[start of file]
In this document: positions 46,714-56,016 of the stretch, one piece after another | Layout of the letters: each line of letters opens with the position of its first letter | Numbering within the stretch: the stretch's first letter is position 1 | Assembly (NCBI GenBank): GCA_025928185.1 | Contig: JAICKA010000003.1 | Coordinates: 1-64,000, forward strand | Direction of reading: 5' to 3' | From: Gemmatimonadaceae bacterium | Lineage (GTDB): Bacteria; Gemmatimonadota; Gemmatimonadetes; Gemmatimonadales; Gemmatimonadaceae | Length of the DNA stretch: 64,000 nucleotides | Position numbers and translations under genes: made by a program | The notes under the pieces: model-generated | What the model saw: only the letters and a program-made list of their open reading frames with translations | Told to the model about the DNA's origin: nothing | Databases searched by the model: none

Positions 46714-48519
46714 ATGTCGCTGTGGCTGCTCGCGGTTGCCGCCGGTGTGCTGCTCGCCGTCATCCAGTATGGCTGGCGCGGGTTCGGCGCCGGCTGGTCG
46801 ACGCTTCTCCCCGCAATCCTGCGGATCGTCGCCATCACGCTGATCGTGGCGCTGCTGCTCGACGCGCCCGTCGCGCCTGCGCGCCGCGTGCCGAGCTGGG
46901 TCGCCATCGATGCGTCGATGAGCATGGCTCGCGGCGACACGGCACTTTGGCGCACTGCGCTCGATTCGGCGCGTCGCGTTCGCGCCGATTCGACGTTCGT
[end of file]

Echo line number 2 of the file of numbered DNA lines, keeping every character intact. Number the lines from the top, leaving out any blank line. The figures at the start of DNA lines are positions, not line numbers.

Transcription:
Positions 46714-48519